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National Defense Authorization Act for Fiscal Year 2012

Floor Speech

Location: Washington, DC


Mrs. FEINSTEIN. I thank the distinguished manager of the bill, and I say to the distinguished senior Senator from Illinois, who is here, I will try to be relatively brief. But I would also say that seldom do we get an opportunity on the floor of the Senate to debate what is fundamental to this American democracy. In a sense, I am pleased this issue has now been aired publicly because I think we can address it directly.

Senator Durbin, I also want to thank your colleague, the junior Senator from Illinois, Senator Kirk, for his cosponsorship of this amendment.

The fact of the matter is, the original draft of this defense bill had this language in it:

The authority to detain a person under this section does not extend to the detention of citizens or lawful resident aliens of the United States on the basis of conduct taking place in the United States except to the extent permitted by the Constitution of the United States.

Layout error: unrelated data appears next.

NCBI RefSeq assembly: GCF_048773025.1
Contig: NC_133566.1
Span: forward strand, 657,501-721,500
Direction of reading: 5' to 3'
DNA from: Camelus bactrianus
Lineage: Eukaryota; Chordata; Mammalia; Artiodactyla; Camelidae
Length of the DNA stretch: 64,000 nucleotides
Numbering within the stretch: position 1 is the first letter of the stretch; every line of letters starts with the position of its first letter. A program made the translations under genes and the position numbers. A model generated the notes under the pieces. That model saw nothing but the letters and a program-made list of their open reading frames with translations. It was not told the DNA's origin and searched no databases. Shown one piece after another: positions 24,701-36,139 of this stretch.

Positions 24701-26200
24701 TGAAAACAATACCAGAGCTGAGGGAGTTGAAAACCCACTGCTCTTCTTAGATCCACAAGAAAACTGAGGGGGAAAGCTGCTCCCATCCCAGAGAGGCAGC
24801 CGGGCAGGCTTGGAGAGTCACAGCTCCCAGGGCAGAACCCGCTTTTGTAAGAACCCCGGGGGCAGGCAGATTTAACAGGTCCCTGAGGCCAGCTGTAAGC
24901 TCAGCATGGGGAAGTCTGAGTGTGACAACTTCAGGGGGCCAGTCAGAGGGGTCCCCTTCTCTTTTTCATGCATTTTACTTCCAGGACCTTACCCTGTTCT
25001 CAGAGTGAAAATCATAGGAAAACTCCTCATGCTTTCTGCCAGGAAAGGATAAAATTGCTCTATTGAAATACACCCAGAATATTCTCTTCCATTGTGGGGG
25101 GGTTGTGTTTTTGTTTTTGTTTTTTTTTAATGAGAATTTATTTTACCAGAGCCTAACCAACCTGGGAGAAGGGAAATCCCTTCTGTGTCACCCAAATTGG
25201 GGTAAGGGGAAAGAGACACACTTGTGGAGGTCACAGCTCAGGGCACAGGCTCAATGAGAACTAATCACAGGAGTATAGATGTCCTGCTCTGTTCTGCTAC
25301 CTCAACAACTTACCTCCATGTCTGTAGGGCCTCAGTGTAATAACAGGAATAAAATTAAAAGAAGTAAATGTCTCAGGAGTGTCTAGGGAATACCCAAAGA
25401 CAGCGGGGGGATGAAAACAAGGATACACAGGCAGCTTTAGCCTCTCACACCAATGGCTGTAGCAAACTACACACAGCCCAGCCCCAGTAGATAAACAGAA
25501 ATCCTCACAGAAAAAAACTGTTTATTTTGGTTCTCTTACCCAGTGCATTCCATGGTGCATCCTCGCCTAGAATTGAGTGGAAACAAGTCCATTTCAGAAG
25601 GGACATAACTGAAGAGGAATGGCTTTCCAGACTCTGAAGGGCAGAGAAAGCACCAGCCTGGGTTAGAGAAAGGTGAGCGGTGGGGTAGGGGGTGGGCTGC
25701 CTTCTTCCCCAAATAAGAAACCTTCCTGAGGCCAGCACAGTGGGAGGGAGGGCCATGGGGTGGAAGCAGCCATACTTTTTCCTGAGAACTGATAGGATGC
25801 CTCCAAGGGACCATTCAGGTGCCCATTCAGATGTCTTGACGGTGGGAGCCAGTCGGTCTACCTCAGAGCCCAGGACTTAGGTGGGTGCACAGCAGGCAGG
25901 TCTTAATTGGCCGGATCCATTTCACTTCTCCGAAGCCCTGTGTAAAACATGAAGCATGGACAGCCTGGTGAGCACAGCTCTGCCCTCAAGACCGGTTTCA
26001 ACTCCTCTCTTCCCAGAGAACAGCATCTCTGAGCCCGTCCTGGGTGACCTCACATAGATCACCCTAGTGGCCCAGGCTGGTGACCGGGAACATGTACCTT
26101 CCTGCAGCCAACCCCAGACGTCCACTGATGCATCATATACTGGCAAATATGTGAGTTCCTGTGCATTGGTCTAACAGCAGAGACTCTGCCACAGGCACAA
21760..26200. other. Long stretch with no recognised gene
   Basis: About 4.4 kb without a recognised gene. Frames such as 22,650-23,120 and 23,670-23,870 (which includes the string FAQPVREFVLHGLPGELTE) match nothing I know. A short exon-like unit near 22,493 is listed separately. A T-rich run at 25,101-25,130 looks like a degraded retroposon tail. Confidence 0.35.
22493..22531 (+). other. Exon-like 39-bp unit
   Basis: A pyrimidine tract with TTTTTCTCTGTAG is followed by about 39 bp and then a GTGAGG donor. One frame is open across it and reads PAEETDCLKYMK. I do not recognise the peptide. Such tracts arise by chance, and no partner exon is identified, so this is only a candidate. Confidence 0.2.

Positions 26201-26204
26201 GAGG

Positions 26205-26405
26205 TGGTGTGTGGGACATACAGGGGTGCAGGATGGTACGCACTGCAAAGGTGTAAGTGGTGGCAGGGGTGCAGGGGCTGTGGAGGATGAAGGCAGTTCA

That was removed from the bill. Essentially, what we are trying to do is put back in that you cannot indefinitely detain a citizen--just a citizen--of the United States without trial. Due process is a basic right of this democracy. It is given to us because we are citizens of the United States. And due process requires that we not authorize indefinite detention of our citizens.

Where I profoundly disagree with the very distinguished chairman and ranking member of the Armed Services Committee is by saying that Ex parte Quirin established the law for U.S. citizens in this area that still holds. It does not. I went to the Hamdi opinion, and I wish to read some of the plurality opinion as written by Justice O'Connor. This first quote is from page 23 of her opinion.